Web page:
The scan team found that, as in the United States, the European host agencies put a tremendous value on bridge programs not only to ensure highway user safety, but also to ensure that durability and serviceability expectations are met and to enhance capital investment decisions on the existing bridge inventory. They place major emphasis on ensuring that there is no service interruption because of a bridge failure or major repair, and that appropriate sophisticated methods are used to evaluate structural safety. Most of the agencies visited had major programs aimed at assuring accuracy of design and rating of highway structures on their systems.
The scan team also identified many practices and technologies related to the topics of interest. The order in which they are presented in this report is for clarity of presentation and does not reflect the priority recommended by the team.
Based on the above findings, the recommendations of the team are as follows:
- Develop a nationally accepted strategy for promoting and increasing the practicing bridge engineer’s use of refined analysis for design and evaluation.
- Encourage states to use refined analysis for evaluation in combination with reliability analysis to avoid unnecessary posting, rehabilitation, or replacement of bridge structures.
- Encourage the AASHTO subcommittee on bridges and structures to adopt the concept of annual probability of failure (exceedance) as the quantification of safety in its probability-based design and rating specifications rather than the reliability index for a 75-year design life.
- Conduct research to create the basis to systematically introduce increasing levels of sophistication into analyses and load models with the objective of assessing bridges more accurately.
- encourage owners to periodically and routinely reassess traffic highway loading, using recent weighin-motion data, to ensure that their live load model adequately provides for bridge safety and serviceability for the desired service life and level of safety.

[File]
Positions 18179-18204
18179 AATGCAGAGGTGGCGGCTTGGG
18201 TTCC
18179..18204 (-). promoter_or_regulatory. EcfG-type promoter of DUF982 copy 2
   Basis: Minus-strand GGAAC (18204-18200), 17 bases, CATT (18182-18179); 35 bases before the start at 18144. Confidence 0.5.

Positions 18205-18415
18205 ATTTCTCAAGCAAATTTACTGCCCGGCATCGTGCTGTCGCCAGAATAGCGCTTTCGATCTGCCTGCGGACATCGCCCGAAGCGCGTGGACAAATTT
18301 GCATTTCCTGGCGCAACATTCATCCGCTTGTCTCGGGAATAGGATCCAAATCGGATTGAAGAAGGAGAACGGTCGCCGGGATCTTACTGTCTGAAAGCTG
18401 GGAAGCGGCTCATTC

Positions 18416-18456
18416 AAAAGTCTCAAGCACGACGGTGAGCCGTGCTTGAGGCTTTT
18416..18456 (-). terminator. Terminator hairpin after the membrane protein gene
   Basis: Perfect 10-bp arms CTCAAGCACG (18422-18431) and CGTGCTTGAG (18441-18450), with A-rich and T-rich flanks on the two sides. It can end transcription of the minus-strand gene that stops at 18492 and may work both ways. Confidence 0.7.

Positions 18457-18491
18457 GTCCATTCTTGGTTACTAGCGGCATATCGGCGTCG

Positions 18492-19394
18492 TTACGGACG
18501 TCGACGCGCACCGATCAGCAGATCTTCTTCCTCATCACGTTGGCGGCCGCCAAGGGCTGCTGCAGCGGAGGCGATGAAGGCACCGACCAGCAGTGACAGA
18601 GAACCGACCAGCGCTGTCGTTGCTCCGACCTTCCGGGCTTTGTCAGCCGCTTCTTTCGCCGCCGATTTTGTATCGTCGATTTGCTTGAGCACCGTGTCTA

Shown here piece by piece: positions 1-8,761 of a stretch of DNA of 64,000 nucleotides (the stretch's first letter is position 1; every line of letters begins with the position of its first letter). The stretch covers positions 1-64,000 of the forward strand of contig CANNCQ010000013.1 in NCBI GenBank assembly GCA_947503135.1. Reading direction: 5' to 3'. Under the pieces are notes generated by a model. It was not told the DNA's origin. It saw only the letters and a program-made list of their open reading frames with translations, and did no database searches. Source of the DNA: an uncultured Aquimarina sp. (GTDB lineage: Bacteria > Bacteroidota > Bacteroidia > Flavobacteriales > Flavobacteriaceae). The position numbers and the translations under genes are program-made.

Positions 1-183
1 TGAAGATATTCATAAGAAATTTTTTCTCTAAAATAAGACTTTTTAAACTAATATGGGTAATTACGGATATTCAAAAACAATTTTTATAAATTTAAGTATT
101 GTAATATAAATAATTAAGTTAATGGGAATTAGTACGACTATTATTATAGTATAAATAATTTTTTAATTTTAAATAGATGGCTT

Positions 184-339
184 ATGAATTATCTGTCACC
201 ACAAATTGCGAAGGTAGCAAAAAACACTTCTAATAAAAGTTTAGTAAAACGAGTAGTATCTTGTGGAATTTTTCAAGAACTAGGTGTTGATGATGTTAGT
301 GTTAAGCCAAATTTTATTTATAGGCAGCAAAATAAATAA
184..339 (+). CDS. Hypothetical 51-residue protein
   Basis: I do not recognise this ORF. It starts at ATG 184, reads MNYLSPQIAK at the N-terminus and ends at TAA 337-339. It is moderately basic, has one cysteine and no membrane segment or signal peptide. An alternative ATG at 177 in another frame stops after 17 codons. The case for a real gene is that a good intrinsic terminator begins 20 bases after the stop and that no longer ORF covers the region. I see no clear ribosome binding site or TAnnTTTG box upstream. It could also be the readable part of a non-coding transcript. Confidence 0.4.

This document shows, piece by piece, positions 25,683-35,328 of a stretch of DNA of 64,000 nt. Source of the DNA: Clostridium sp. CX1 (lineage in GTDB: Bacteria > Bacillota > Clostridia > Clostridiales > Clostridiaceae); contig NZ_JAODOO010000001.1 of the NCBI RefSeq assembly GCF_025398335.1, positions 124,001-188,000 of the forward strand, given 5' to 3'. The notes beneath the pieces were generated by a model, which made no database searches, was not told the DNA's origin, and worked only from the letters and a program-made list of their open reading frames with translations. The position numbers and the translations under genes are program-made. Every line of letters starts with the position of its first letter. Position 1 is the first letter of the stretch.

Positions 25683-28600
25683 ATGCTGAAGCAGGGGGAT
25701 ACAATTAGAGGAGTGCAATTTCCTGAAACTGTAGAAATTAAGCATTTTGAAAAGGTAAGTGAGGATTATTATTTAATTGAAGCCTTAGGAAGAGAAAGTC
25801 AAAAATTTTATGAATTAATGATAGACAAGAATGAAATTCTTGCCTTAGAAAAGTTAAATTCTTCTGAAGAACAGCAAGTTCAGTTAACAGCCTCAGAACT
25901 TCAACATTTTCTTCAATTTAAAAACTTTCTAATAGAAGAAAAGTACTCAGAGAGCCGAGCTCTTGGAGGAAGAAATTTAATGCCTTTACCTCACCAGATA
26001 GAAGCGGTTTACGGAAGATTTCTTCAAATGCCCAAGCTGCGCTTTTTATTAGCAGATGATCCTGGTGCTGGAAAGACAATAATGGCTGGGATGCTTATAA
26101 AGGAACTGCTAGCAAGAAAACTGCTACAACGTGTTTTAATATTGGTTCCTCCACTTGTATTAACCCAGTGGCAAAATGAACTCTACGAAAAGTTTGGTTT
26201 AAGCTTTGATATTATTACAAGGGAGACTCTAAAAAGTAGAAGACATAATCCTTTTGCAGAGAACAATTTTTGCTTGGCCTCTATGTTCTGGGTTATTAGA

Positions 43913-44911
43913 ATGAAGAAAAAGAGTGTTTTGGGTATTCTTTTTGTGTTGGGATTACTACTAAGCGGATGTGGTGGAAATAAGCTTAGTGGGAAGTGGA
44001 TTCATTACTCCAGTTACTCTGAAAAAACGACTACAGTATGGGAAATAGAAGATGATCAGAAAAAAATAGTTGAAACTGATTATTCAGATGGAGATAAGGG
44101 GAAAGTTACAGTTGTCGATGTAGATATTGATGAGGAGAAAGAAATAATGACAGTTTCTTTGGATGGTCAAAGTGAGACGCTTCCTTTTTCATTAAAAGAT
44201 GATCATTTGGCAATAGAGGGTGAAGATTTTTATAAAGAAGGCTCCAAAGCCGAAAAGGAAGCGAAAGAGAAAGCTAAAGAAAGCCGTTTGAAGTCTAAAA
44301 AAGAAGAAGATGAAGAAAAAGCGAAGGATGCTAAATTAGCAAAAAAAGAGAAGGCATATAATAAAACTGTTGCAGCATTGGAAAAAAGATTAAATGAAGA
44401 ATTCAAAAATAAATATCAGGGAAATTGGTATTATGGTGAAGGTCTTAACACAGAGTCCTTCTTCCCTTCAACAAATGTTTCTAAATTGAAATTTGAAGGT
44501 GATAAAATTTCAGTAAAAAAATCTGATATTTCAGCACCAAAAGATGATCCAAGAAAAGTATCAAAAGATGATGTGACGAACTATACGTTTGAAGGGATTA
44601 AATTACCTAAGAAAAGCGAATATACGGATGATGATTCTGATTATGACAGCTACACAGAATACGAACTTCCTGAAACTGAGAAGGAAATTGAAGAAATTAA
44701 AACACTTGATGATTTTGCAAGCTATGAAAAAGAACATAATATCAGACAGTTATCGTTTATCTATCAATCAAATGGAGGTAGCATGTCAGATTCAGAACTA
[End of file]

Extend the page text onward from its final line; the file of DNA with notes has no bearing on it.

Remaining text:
- Encourage states to develop an overweight permit design vehicle and design for the associated AASHTO strength II load combination, the load combination meant to consider special permit truck loads during the design of a bridge, particularly in high-load corridors.
- Initiate and maintain a database documenting bridge failures around the world, including sufficient information and data to assist in assessing the causes of failure, for the purpose of proactively examining U.s. practices and avoiding similar problems in the United states.
- continue efforts to develop guidelines and training for proper use of nondestructive techniques to detect corrosion and breakage of cables of cable-supported bridges and internal and external tendons of posttensioned bridges.
- explore independent check engineering and check engineer certification to augment quality assurance and quality control of bridge designs.
- Initiate an investigation and technology transfer of selected best practices and emerging technologies identified during the scan. Potential candidates are outlined in this report.
The scan team developed a detailed implementation plan for the recommended initiatives and practices. Included in the plan are technical presentations and written papers at national meetings and conferences sponsored by FHWA, ASSHTO, the Transportation research board, and other organizations to disseminate information from the scan. also included in the plan is coordination with AASHTO and FHWA to advance these initiatives and practices and to assist with the development of new FHWA and AASHTO standards and guidelines governing bridge design and analysis. These and other planned activities are discussed in chapter 3.